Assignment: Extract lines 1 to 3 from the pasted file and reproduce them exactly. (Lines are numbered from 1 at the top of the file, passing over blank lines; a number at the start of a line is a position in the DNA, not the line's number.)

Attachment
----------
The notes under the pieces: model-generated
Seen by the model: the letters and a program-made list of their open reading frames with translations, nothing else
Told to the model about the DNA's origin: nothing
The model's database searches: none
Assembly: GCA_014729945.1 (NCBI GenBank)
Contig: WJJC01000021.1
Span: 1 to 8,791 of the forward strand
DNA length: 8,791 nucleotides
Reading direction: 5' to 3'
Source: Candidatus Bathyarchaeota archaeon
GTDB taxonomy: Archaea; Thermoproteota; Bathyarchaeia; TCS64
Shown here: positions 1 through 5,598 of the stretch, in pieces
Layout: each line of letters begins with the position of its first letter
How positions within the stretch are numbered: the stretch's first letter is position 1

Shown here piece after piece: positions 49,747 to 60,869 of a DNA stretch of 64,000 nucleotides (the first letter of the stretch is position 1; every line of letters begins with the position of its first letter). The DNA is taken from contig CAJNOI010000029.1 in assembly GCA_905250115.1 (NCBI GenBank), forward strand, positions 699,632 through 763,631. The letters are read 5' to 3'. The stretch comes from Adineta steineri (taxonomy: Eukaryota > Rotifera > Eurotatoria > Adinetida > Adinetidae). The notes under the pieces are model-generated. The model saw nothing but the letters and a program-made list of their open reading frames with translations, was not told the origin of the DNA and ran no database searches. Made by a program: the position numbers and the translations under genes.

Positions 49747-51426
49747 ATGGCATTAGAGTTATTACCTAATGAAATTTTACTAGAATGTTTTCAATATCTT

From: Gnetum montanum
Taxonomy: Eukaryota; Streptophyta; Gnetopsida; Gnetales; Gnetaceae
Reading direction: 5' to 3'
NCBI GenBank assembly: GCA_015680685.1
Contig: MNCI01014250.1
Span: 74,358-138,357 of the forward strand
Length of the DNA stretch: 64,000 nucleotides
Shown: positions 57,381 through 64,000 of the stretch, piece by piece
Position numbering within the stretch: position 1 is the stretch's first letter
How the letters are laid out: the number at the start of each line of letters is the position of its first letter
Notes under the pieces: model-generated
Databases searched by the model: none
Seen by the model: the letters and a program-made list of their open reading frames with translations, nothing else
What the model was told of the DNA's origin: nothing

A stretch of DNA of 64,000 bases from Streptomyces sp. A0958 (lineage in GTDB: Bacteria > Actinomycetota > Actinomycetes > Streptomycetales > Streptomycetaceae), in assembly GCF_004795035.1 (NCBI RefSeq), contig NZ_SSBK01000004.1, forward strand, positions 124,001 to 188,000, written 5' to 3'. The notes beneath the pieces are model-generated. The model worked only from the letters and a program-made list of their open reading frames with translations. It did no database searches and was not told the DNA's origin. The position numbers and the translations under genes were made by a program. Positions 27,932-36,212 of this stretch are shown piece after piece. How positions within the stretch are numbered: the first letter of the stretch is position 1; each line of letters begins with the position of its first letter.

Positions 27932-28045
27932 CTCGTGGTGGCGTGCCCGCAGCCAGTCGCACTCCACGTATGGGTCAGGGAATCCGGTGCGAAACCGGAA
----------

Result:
The notes under the pieces: model-generated
Seen by the model: the letters and a program-made list of their open reading frames with translations, nothing else
Told to the model about the DNA's origin: nothing